- Home
- Documents
- Algebra in the scribal school—Schools in old builds on a source which is very close to Ab~ Bakr's…

Published on

18-Jan-2019View

212Download

0

Embed Size (px)

Transcript

<p>0036-6978/93t040201-t8 $1.50 + 0.20 9 1993 Birkh~user Verlag, Basel R Algebra in the scribal school - Schools in old Babylonia algebra?* </p>
<p>Jens Hcyrup </p>
<p>Dedicated to Hubert L. L. Busard and Menso Folkerts in gratitude for so many important editions </p>
<p>Zusammenfassung </p>
<p>Eine Reihe von mittelalterlichen Schriften zur Landmessung (vom 9. islamischen Jahrhundert bis zu Fibonacci und Pacioli) enthiilt eine besonderr Art von ,,algebraischen" Aufgaben. Darin werden z.B. die Summe der Fl~iche und einer oder alle vier Seiten eines Quadrates beschrieben und nach der SeRe gefragt. Es zeigt sich erstens, dab dieser Aufgabentyp mindestens seit dem frfihesten 2. vorchristlichen Jahrtausend yon geometrischen Praktikem tradiert wurdr and zweitens, dab er die Entwicklung einer ,,Algebra" in der altbabylonischen Schreiberschule inspirierte. </p>
<p>Der Aufsatz untersucht, in welcher Weise die Oberfiihrung der ,,sub-wissenschaftlichen" Prak- tikerlradition in einen systematischen Schulunterricht den mathematischen Inhalt mad den Denkstil ktinftiger Praktiker priigte. Im letzten Kapitel wird diskutiert, inwieweit es sinnvoll ist, irmerhalb dieser Schulalgebra von ,,Schulen" zu sprechen. </p>
<p>I. From tradition to schooling </p>
<p>In the second, geometrical part of his Summa de Arithmetica, Luca Pacioli [1] states that </p>
<p>"Benche nela parle de arithmetica dicessimo de la regola dalghebra assai copiosamente: Niente dimeno e necessario alcuna cosa qui dime." </p>
<p>The main interest of this passage lies in the assertion that it is necessary to say something about algebra when presenting practical geometry. As to the content, Luca follows the corresponding section of Leonardo Fibonacci's Pratica geome- trie (ed. [Boncompagni 1862: 56ff]) in a characteristic interest in problems dealing (e.g.) with a square area and the four sides, and has obviously copied </p>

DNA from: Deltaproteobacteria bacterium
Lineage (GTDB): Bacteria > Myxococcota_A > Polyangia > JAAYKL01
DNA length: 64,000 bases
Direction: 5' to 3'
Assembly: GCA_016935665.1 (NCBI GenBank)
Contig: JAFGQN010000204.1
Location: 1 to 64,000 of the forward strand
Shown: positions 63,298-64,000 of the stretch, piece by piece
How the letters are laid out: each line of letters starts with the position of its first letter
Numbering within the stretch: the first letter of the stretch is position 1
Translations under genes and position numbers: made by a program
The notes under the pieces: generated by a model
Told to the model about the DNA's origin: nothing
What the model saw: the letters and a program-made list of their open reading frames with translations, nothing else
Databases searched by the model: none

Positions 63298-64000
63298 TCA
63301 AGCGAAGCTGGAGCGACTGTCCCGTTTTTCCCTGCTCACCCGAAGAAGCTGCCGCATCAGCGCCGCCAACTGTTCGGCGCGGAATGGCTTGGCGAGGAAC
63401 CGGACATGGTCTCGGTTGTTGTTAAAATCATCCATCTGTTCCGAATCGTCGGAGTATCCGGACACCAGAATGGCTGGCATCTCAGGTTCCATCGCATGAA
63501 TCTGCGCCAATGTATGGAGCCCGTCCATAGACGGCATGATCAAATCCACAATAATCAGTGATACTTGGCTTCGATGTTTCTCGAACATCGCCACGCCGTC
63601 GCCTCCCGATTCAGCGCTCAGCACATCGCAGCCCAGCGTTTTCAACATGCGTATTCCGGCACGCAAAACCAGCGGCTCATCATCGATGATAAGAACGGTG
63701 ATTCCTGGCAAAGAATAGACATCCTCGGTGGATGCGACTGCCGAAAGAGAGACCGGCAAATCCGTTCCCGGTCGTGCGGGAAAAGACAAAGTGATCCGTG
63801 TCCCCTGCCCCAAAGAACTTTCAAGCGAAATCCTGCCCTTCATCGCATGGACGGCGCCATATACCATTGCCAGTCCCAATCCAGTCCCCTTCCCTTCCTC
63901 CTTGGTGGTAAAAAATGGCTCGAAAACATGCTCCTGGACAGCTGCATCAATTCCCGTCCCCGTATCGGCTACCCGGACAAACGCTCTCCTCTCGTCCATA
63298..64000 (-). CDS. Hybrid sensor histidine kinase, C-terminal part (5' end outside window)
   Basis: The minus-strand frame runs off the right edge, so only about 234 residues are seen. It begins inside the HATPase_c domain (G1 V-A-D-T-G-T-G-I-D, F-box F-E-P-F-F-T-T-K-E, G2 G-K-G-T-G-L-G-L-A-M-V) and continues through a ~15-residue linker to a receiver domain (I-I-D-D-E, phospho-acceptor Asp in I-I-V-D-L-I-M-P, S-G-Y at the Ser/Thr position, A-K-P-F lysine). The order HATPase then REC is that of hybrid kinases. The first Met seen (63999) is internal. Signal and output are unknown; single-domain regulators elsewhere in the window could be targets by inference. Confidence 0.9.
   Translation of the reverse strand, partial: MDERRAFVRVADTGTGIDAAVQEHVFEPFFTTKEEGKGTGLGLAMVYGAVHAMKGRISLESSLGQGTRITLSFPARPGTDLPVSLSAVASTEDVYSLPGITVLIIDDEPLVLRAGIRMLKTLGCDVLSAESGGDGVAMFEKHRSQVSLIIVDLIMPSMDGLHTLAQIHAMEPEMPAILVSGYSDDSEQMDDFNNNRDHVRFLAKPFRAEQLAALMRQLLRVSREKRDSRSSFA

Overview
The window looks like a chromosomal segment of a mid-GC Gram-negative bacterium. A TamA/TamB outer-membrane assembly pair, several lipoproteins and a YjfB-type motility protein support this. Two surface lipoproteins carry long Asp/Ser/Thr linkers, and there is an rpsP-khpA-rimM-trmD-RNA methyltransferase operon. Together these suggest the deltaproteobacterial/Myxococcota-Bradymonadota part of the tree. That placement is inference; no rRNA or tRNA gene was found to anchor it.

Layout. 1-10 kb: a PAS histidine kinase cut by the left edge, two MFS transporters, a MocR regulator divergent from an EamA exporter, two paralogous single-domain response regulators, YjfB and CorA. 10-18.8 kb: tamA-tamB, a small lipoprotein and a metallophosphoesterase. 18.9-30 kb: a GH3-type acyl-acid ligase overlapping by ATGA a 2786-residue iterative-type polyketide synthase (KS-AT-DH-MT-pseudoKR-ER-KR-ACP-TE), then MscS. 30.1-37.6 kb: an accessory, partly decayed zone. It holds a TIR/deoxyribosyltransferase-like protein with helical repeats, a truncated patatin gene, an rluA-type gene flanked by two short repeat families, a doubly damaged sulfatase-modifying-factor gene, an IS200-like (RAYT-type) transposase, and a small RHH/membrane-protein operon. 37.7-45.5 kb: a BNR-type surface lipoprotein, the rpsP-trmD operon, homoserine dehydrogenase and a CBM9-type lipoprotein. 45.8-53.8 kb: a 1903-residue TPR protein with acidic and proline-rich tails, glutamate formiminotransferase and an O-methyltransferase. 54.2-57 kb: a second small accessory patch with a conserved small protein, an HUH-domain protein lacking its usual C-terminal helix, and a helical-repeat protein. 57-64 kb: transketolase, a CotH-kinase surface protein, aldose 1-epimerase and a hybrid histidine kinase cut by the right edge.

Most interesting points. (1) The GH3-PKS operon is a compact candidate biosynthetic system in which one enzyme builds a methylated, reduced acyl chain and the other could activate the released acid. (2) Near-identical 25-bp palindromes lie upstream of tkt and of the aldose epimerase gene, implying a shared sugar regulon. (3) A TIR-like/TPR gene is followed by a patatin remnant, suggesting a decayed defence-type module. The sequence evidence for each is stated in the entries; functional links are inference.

<p>Revised contribution to the symposium "Mathematische Schulen - Genese, Struktur, Wirkungsgeschichte", Oberwolfach, May 10-16, 1992 </p>
<p>NTM N.S. 4(1993) 201 </p>
<p>FORSCHUNG - RESEARCH J e n s H c y r u p </p>
<p>directly (so much so that misprints in the diagrams of the 1523 edition are easily corrected with recourse to Leonardo's text). </p>
<p>Leonardo's problems refer to genuine geometrical configurations, the linear extensions of which are given in a real unit (pertica). Often he asks, not for "the side" of a square but for "each of its sides". In many cases he has recourse to standard algebra, but in others he argues on geometrical diagrams (very often a problem is solved in both ways). The arguments from diagrams are tainted by familiarity with Elements II l, but basically most of them are elaborations of the same kind of naive-geometric considerations which constitute the fundamental method ofAb~ Bakr's Liber mensurationum (ed. [Busard 1968]), as I have argued elsewhere (e.g., [H0yrup 1986]) 2. A number of other affinities, some regarding mathematical content or style, some the terminology and the formulations, and some the organization of the subject-matter) also demonstrate that Leonardo builds on a source which is very close to Ab~ Bakr's work - maybe simply on another version than the one we know, and which is partially corrupt, maybe on a work equally used by Ab~ Bakr 3. </p>
<p>Savasorda's Liber embadorum contains a similar though shorter "algebraic" section, also interested in square area and four sides and making use of similar diagrams (this time supported by explicit references to Elements 1I). </p>